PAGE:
I have been using plastic cutting boards, but a friend told me that wooden cutting boards are safer because they are free of bacteria. I think this is another matter. What is the truth?
For some time, cutting board security has been a topic of debate. The main question is which material is best - wood, plastic or recent bamboo. The safety issue focuses on whether the cardboard can be effectively cleaned after use to ensure that the food placed on it will have virtually no bacterial contamination. Another consideration is which surface will make the blades you use more dull.
Research at the University of California, Davis (UCD) in the investigators was informed that the United States Department of Agriculture (USDA) has no scientific evidence to support its recommendation that these issues be studied after using plastic instead of wood cutting boards in home kitchens. However, the U.S. Department of Agriculture’s Meat and Poultry Inspection Manual and the FDA Food Regulation 1999 established regulations for restaurants and retail food stores, allowing the use of chopping boards made of maple or other solid hardwood, and unauthorized use of plastic plates or Specify how the plastic surface should be maintained.
UCD researchers initially set out to find a way to sterilize wooden cutting boards so that they can be used at home, just as plastic materials are considered as safe. They quickly learned that even after the new board is put into use, pathogenic bacteria such as E. coli and Salmonella cannot be recovered from the new board. Unless the researchers contaminate the cardboard with a large number of insects, the bacteria are basically not feasible. Surprisingly, they also found that the new plastic surface can make bacteria persist.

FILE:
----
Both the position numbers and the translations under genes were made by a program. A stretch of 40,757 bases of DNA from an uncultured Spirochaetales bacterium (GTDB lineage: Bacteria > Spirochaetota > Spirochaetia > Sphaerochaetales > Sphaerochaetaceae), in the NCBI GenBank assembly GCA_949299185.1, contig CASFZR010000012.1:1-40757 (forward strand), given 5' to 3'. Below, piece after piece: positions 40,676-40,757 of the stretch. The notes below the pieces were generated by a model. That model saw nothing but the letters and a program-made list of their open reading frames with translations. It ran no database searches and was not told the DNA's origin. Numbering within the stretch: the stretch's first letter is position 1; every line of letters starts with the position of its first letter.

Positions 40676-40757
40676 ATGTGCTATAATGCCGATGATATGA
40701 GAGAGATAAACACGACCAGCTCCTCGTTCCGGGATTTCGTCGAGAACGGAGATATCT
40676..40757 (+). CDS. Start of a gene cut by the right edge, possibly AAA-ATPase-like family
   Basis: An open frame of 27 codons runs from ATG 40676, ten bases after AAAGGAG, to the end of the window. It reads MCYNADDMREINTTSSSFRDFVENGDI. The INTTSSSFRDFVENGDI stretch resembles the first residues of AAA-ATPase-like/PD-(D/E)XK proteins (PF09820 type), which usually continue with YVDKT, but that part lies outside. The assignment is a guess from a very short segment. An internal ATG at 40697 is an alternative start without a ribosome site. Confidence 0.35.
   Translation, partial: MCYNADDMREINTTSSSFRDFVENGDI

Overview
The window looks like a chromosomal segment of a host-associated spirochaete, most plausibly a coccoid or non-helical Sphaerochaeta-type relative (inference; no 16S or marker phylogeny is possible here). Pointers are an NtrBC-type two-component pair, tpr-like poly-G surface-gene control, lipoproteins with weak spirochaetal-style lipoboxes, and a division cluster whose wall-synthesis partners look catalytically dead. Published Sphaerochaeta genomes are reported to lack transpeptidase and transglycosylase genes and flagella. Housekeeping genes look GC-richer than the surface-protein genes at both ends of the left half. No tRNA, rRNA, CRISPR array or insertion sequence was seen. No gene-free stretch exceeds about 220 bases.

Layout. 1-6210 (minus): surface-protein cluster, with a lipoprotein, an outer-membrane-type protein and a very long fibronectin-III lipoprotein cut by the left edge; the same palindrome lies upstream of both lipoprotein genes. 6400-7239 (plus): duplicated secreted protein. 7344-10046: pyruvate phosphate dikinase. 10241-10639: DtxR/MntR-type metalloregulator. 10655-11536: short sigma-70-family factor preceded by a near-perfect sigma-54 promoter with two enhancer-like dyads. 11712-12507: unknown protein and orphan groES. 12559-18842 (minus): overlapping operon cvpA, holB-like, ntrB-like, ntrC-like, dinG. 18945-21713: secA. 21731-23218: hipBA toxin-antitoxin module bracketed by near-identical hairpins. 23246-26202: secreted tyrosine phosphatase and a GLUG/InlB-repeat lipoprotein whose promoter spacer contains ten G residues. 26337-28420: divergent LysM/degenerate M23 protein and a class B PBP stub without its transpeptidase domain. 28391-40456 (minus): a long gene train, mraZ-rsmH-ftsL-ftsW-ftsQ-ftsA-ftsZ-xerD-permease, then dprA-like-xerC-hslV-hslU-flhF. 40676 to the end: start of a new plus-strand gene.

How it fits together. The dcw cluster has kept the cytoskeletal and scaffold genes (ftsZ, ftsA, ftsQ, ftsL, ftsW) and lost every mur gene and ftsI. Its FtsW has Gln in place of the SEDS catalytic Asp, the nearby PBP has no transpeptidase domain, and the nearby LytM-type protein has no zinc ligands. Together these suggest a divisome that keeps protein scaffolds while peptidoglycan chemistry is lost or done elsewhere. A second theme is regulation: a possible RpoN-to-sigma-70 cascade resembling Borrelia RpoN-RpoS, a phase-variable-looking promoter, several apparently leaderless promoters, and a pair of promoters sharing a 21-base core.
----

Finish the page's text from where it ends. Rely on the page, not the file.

But there was another surprise: the researchers soon discovered that wood cutting boards using knife marks had no more bacteria than new cutting boards, and that the knife-shaped plastic plates “cannot be cleaned and disinfected manually”. When the researchers scanned the plastic plates with electron micrographs, they found that the cutting blades had "very significant damage" to the surface. Bacteria inside the board do not breed and die. Researchers found that the bacteria found on wood boards were washed by hand compared to bacteria found on plastic boards. The researchers found that the bacteria on the old plastic surface was more than the bacteria on the old wood.
The good news for this study is that plastic panels can be successfully cleaned in dishwashers, and small wood panels can be rapidly disinfected in microwave ovens.
The UCD team noticed that another group of researchers who studied Salmonella infections found that people who use wooden cutting boards at home are less likely to infect these infections, and those using plastic (or glass) cutting boards are more likely to be infected.
I am currently using a bamboo chopping board. Its maintenance costs are low, and it is difficult for wood to resist moisture (but don't put bamboo in the dishwasher). Wash my chopping board after use, rinse and dry. Once a month, I wipe it with mineral oil to protect the surface.